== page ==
Texas state lawmaker Jared Patterson introduced a bill in December that would open a path to criminal charges for public school officials that fail to remove books containing so-called "obscene" content from circulation, reports the Houston Chronicle. House Bill 976 proposes revising a section of the Texas Penal Code that prohibits the "sale, distribution, or display of harmful material" to minors.
The section currently contains a clause that exempts people who expose minors to so-called "harmful content" for a "scientific, educational, governmental, or other similar justification." Patterson proposes cutting this exemption, allowing authorities to prosecute public school administrators who fail to remove so-called sexually explicit material from libraries. People convicted of violating the "harmful material" section could face a class A misdemeanor, punishable by a $4,000 fine and up to a year in jail.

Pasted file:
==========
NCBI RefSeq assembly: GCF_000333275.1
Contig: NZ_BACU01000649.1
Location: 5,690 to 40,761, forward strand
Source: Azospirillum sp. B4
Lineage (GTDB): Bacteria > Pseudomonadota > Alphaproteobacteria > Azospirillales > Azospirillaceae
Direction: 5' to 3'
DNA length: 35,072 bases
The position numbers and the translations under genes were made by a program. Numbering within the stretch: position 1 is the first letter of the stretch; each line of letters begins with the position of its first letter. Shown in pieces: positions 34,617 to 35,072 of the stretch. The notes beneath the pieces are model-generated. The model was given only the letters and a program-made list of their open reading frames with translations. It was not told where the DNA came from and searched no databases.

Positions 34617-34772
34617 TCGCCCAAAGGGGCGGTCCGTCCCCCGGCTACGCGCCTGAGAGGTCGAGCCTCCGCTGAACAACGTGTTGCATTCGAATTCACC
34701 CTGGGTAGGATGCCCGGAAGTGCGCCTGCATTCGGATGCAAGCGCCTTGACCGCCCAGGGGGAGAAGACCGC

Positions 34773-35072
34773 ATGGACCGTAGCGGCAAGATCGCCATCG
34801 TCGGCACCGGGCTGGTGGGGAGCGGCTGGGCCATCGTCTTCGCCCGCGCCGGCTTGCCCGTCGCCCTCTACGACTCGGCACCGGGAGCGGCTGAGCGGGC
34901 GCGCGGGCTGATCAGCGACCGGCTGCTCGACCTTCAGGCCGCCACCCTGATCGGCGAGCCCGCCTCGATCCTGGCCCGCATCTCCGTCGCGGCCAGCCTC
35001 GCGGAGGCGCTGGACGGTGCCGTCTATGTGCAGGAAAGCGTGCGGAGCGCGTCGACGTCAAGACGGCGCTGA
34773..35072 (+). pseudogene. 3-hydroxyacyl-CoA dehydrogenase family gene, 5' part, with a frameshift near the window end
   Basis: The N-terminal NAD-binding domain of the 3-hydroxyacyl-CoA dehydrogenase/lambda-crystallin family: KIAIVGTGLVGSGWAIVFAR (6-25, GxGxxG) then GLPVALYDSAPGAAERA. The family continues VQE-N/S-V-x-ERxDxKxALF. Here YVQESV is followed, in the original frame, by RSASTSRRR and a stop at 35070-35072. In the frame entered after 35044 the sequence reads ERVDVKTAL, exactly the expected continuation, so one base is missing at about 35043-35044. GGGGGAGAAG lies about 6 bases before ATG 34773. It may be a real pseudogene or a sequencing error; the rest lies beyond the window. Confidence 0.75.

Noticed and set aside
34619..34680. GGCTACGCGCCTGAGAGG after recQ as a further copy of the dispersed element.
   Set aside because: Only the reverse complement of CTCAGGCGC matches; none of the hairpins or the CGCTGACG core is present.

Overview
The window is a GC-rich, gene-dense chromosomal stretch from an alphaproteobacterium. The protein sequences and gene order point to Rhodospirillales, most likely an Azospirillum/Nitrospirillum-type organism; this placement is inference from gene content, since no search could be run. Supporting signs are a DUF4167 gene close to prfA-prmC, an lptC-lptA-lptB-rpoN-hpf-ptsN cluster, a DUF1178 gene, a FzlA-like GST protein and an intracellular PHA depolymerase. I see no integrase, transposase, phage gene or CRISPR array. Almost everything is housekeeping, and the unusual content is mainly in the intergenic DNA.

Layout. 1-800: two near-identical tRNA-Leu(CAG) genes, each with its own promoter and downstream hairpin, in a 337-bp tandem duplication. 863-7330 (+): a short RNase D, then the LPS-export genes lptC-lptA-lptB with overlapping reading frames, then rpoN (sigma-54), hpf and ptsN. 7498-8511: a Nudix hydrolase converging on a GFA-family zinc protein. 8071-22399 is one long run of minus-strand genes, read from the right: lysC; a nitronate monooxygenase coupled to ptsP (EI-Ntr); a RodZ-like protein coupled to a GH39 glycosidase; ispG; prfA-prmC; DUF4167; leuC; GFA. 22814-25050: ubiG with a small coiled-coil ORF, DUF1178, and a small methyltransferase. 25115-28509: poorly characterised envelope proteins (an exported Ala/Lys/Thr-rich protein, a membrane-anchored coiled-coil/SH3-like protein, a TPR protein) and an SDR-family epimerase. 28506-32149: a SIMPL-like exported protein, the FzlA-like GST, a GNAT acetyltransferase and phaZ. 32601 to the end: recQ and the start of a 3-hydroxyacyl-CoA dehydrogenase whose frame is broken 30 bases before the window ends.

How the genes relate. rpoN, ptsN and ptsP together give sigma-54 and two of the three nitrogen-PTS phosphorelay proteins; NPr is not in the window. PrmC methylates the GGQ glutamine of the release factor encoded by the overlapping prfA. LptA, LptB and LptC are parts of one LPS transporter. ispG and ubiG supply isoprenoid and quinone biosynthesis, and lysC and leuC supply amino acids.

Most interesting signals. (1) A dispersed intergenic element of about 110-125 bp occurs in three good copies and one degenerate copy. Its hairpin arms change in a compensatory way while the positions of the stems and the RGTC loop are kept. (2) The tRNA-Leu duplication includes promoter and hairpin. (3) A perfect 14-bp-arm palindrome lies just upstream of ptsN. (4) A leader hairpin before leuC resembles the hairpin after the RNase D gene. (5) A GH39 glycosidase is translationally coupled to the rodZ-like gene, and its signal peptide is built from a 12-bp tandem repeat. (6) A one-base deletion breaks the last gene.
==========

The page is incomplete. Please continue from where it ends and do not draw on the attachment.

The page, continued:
Proposed Missouri rule creates wedge between libraries and Secretary of State
Missouri Secretary of State John R. (Jay) Ashcroft is receiving pushback from library leaders in response to a rule aiming to protect minors from inappropriate material, reports Library Journal.
The rule, proposed in October 2022, would prohibit funds to be used in the state’s 160 public libraries “to purchase or acquire materials in any form that appeal to the prurient interest of any minor,” among other caveats, including requiring the adoption of multiple new policies that enable anyone to dispute or challenge age-appropriate designations; that address how collection development selections are made in considering the appropriateness for the age and maturity level of any minor; that allow parents or guardians to determine what materials and access will be available to a minor; and more.
In a statement, the Missouri Library Association called the proposed rule “an infringement on the professional judgment of librarians, and an effort to further stoke division in the communities that libraries serve.”
What book bans are doing to school library purchases